Distribution of t(14;18)-positive, putative lymphoma precursor cells among B-cell subsets in healthy individuals

Authors

  • Carsten Hirt,

    1. Viral Epidemiology Branch, Division of Cancer Epidemiology and Genetics, National Cancer Institute, National Institutes of Health, Rockville, MD, USA
    2. Department of Hematology and Oncology, Greifswald University Medical Center, Greifswald, Germany
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  • Gottfried Dölken,

    1. Department of Hematology and Oncology, Greifswald University Medical Center, Greifswald, Germany
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  • Siegfried Janz,

    1. Laboratory of Genetics, Center for Cancer Research, National Cancer Institute, NIH, Bethesda, MD, USA
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  • Charles S. Rabkin

    1. Viral Epidemiology Branch, Division of Cancer Epidemiology and Genetics, National Cancer Institute, National Institutes of Health, Rockville, MD, USA
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  • Presented in abstract form at the 97th Annual Meeting of the American Association for Cancer Research, Washington, DC, April 4, 2006.

Carsten Hirt, Klinik und Poliklinik für Innere Medizin C, Hämatologie und Onkologie, Transplantationszentrum, Universitätsklinikum Greifswald, Sauerbruchstrasse, D-17487 Greifswald, Germany.
E-mail: hirtonko@uni-greifswald.de

Summary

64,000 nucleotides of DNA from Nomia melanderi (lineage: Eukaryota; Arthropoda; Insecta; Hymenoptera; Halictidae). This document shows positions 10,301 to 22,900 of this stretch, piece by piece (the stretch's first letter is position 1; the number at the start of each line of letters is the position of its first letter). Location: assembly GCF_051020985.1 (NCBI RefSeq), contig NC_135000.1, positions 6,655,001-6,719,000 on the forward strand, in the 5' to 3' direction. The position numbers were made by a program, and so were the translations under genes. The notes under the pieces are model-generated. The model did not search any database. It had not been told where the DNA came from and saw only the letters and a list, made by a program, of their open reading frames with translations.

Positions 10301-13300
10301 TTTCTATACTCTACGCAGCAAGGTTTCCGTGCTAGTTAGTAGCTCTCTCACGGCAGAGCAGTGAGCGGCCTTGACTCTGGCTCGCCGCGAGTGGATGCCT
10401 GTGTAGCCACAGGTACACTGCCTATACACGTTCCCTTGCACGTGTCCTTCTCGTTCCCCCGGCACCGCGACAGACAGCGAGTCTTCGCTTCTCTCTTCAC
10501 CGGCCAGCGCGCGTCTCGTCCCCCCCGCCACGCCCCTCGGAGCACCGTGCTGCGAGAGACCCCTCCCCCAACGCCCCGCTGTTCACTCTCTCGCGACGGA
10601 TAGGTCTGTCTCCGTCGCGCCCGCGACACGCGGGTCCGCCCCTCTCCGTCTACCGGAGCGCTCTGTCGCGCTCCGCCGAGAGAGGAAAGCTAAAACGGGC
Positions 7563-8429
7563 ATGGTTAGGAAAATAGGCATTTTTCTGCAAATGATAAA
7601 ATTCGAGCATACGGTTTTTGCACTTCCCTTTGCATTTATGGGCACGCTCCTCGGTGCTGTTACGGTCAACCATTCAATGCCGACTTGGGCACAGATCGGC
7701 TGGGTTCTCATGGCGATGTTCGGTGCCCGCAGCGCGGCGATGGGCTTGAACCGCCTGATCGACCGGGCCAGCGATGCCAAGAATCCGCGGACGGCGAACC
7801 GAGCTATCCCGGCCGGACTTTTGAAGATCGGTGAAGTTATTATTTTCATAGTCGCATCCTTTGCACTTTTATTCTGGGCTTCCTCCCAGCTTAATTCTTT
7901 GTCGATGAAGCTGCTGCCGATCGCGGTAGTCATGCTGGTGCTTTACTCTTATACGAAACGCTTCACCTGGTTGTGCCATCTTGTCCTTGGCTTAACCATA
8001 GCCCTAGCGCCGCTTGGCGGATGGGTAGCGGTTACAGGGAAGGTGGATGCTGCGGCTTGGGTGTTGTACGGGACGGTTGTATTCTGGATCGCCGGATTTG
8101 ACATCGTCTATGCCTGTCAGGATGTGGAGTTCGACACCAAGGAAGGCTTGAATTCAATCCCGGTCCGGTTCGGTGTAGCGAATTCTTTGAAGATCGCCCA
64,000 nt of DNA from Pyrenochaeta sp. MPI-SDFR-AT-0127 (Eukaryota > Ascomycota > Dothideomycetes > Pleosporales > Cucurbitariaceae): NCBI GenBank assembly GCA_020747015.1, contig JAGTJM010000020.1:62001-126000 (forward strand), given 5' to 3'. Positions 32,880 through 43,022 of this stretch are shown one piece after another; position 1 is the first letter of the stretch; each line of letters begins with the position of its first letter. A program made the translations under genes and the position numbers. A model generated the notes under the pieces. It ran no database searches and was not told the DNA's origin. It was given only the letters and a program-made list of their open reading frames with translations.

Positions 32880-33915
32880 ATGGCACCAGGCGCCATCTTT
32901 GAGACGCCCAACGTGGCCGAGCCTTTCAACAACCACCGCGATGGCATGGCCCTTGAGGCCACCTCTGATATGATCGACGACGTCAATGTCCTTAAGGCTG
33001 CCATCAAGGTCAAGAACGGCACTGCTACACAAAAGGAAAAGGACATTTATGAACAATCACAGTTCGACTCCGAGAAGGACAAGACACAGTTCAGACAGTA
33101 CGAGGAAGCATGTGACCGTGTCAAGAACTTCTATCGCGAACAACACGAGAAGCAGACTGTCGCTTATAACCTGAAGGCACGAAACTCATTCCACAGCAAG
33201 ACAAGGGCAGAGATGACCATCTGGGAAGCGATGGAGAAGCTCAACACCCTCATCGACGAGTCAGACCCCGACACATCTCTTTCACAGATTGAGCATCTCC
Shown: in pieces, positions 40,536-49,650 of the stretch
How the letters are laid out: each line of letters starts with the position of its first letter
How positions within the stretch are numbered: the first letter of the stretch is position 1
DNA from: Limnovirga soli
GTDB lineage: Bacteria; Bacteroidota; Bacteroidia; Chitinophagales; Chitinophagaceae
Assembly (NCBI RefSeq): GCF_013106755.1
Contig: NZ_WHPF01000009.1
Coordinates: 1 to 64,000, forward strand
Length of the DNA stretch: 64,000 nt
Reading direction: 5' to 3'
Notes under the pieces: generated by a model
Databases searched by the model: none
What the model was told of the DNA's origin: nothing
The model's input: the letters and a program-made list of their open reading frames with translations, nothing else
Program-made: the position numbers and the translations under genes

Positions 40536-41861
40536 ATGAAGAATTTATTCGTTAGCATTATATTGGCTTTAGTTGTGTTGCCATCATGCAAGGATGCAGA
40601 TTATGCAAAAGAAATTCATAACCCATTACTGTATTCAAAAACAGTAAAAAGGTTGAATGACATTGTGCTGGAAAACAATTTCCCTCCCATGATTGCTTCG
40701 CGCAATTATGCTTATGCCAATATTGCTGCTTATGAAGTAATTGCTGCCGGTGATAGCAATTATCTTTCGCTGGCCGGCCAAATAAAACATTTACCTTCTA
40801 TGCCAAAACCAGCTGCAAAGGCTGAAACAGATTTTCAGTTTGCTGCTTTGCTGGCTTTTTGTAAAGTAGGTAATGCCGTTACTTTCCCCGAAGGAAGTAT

The t(14;18)(q32;q21) is the characteristic chromosomal translocation of follicular lymphoma (FL). Highly sensitive polymerase chain reaction (PCR) techniques can also detect t(14;18)-sequences in the blood and lymphoid tissues of healthy individuals (HI). The aim of this study was to determine the immunophenotypic markers of t(14;18)-positive cells in HI and to relate these features to lymphocyte maturation. B cells from 10 subjects with t(14;18)-positive and three subjects with t(14;18)-negative peripheral blood mononuclear cells (PBMC) were fluorescence-activated cell sorted for antigen-naïve (CD27), immunoglobulin M (IgM) memory (IgM+CD27+) and switched memory (IgM CD27+) cells. t(14;18)-recombinations were detected by quantitative PCR. Among PBMC-positive subjects, t(14;18)-frequency was significantly higher in IgM memory (median: 380/106) than in antigen-naïve (median: 16/106) or switched memory (median: 5/106) B cells. All PBMC-negative subjects nevertheless had detectable t(14;18) in sorted B cells; levels were lower than in PBMC-positive subjects, but had the same relative predominance. These results suggest that t(14;18) is generated during early B-cell development in the bone marrow and that affected cells may mature and expand in germinal centres. t(14;18)-frequency was highest in IgM memory cells, a B-cell subset that shares immunophenotypic similarities with FL. The significance of these cells as lymphoma precursors or indicators of lymphoma risk remains to be established.

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